HomeTax Fraud, Whistleblower News and Qui Tam BlogSenator Grassley Backs Whistleblower in Major Tax Case

Senator Grassley Backs Whistleblower in Major Tax Case

By Mary Jane WilmothPublished On: October 27th, 2017Categories: Tax Fraud, Whistleblower News and Qui Tam Blog

Senator Charles Grassley (R-Iowa), Chairman of the Senate Judiciary Committee, filed an amicus curiae brief in a closely watched tax whistleblower case before the U.S. Court of Appeals for the District of Columbia. The case, Commissioner of Internal Revenue v. Whistleblower 21276-13W concerns the right of a confidential tax whistleblower to obtain a reward based on a criminal tax case. The case will set nation-wide precedent concerning the scope of the IRS whistleblower law. 

The government argued that two whistleblowers who exposed criminal tax fraud, and were the key witnesses against the corporate-fraudsters, were ineligible for a reward because the federal government criminally prosecuted the tax cheats. The government argued that only smaller, non-criminal cases were eligible for rewards. 

In his amicus brief Senator Grassley, the principal sponsor of the tax whistleblower law, argued that the informants in this case made “precisely the types” of whistleblower disclosures the law as “intended to generate.” According to Senator Grassley:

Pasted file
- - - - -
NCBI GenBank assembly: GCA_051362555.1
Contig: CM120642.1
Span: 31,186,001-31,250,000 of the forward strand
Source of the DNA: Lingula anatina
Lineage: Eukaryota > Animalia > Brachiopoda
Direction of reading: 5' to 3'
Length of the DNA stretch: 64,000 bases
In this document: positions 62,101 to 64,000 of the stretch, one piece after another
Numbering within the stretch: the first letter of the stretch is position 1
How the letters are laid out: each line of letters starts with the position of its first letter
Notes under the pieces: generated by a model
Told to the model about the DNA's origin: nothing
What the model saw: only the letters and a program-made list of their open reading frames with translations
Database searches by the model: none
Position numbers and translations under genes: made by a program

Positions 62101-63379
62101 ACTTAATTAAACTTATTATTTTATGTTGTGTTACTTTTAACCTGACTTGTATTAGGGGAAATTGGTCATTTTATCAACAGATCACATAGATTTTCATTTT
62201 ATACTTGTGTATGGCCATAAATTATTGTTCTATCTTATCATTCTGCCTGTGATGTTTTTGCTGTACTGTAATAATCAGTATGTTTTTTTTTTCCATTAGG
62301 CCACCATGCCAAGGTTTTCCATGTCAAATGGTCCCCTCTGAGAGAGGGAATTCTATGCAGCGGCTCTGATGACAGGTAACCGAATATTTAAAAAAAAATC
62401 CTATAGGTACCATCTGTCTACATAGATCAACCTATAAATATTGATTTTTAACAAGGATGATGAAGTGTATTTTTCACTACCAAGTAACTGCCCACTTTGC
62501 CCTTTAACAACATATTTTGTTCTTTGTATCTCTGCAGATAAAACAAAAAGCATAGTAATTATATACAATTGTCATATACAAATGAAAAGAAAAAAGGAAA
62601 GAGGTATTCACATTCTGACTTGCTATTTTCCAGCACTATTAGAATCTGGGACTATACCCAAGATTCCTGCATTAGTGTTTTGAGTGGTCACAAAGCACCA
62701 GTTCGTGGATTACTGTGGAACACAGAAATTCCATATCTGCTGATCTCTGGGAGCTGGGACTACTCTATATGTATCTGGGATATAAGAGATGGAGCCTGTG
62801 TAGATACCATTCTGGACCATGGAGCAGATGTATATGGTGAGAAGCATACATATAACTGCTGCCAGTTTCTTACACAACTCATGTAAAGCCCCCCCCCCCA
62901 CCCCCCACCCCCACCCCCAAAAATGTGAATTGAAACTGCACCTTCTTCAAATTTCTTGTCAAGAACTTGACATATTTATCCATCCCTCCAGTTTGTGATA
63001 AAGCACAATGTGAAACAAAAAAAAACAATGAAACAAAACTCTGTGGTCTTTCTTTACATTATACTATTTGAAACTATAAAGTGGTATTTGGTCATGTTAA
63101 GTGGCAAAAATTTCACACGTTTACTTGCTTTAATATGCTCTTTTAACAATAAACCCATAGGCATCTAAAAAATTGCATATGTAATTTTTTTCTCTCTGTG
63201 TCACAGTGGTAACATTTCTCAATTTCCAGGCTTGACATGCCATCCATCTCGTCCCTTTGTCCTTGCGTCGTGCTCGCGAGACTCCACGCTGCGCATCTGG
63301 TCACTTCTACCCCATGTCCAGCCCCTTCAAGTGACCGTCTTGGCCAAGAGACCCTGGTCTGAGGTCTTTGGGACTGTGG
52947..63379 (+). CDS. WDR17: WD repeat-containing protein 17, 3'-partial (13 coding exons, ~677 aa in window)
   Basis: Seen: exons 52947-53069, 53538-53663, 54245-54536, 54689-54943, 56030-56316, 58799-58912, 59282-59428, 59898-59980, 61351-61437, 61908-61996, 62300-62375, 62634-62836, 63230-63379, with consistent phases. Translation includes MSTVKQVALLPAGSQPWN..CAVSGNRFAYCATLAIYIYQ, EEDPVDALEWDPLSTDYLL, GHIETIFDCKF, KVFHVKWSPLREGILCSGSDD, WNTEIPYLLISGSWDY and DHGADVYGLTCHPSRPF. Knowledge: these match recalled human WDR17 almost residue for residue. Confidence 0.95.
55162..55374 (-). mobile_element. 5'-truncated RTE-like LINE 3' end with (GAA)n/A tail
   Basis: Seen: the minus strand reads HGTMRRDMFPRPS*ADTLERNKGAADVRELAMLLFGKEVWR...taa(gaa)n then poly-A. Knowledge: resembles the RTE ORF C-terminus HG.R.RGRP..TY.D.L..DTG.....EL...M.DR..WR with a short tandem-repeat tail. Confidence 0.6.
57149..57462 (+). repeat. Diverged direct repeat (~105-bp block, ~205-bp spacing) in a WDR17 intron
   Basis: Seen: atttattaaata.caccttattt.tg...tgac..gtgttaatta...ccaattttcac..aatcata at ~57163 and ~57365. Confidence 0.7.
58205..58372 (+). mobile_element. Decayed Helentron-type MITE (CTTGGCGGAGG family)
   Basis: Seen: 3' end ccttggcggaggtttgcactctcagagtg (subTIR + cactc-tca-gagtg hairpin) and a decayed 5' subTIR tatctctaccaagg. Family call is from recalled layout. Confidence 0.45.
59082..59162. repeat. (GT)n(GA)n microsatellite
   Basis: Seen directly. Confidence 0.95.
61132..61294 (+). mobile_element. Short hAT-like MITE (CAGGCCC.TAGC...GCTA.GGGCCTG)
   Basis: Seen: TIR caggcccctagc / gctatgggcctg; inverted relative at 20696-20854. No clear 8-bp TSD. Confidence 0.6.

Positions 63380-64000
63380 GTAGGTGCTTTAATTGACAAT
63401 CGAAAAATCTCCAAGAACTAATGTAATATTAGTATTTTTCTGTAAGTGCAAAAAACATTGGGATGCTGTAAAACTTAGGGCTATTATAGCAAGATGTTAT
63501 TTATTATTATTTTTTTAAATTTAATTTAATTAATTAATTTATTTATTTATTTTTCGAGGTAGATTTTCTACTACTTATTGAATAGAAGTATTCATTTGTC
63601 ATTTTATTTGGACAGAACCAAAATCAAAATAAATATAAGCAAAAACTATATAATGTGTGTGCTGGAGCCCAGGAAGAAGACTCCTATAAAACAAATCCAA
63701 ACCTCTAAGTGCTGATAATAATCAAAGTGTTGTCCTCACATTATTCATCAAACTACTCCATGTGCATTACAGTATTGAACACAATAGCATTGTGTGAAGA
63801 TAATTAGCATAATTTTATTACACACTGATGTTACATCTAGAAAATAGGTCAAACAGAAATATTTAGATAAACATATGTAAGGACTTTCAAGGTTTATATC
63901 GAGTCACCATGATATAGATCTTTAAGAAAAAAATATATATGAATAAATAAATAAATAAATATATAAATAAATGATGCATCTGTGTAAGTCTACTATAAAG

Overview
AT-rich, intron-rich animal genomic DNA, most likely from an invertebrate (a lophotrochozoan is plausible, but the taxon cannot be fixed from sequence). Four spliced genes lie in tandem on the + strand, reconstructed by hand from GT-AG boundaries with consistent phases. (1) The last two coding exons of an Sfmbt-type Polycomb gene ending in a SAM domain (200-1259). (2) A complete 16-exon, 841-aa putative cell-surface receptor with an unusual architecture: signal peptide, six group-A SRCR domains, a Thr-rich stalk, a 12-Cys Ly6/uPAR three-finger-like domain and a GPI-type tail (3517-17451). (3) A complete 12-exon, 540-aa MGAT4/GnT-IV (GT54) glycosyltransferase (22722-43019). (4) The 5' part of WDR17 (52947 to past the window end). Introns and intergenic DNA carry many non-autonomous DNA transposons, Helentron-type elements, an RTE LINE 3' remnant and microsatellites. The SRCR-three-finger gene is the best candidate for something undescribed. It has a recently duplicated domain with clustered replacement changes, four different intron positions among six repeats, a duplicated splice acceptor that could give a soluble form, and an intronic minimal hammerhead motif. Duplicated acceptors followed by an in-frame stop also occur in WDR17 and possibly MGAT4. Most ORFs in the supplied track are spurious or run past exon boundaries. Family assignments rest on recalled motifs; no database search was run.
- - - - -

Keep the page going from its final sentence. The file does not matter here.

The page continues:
“The strongest whistleblower cases are those in which the alleged misconduct is so egregious and the information supplied by the whistleblower is so overwhelming that the government can bring a criminal prosecution to enforce the tax law. These are precisely the types of whistleblower cases that the 2006 amendments were intended to generate. . . . By contrast, if the term ‘collected proceeds’ is interpreted narrowly to exclude criminal fines and forfeitures, whistleblowers will be discouraged from reporting major tax fraud.”

“Senator Grassley has once again stood up for whistleblowers. He understands the danger in the government’s arguments, and how excluding criminal tax cases from the tax whistleblower law would have a devastating impact on the ability of the government to police the biggest tax cheats,” said Stephen M. Kohn, one the whistleblower’s attorneys.

The whistleblowers in this case are represented by Stephen M. Kohn from Kohn, Kohn and Colapinto, and Dean Zerbe from the law firm of Zerbe, Miller, Fingeret, Frank & Jaav. Kohn and Zerbe also serve, pro bono as the Executive Director and the Senior Policy Analyst of the National Whistleblower Center.

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About the Author: Mary Jane Wilmoth

Mary Jane Wilmoth
Mary Jane Wilmoth is the managing partner at the whistleblower law firm Kohn, Kohn & Colapinto and a frequent contributor of The Whistleblower and Qui Tam Blog. She writes about the latest in whistleblower news as well as SEC, IRS and CFTC whistleblower awards.